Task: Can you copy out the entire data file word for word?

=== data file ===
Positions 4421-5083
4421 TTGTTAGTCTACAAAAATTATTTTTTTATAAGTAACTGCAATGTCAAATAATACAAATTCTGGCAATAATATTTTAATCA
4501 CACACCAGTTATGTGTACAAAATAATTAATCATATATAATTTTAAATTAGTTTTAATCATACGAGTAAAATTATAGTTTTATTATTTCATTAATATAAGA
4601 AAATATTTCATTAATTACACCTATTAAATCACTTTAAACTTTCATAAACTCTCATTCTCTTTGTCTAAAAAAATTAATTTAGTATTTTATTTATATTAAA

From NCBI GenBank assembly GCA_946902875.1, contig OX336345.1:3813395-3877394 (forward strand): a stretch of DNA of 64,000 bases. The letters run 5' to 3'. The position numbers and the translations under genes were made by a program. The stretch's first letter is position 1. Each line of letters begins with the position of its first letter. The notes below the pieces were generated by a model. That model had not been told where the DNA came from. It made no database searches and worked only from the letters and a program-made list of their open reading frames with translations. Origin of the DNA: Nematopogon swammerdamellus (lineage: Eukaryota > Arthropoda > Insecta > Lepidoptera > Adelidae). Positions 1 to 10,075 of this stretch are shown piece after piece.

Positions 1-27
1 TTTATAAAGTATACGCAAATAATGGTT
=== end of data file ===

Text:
Positions 4421-5083
4421 TTGTTAGTCTACAAAAATTATTTTTTTATAAGTAACTGCAATGTCAAATAATACAAATTCTGGCAATAATATTTTAATCA
4501 CACACCAGTTATGTGTACAAAATAATTAATCATATATAATTTTAAATTAGTTTTAATCATACGAGTAAAATTATAGTTTTATTATTTCATTAATATAAGA
4601 AAATATTTCATTAATTACACCTATTAAATCACTTTAAACTTTCATAAACTCTCATTCTCTTTGTCTAAAAAAATTAATTTAGTATTTTATTTATATTAAA

From NCBI GenBank assembly GCA_946902875.1, contig OX336345.1:3813395-3877394 (forward strand): a stretch of DNA of 64,000 bases. The letters run 5' to 3'. The position numbers and the translations under genes were made by a program. The stretch's first letter is position 1. Each line of letters begins with the position of its first letter. The notes below the pieces were generated by a model. That model had not been told where the DNA came from. It made no database searches and worked only from the letters and a program-made list of their open reading frames with translations. Origin of the DNA: Nematopogon swammerdamellus (lineage: Eukaryota > Arthropoda > Insecta > Lepidoptera > Adelidae). Positions 1 to 10,075 of this stretch are shown piece after piece.

Positions 1-27
1 TTTATAAAGTATACGCAAATAATGGTT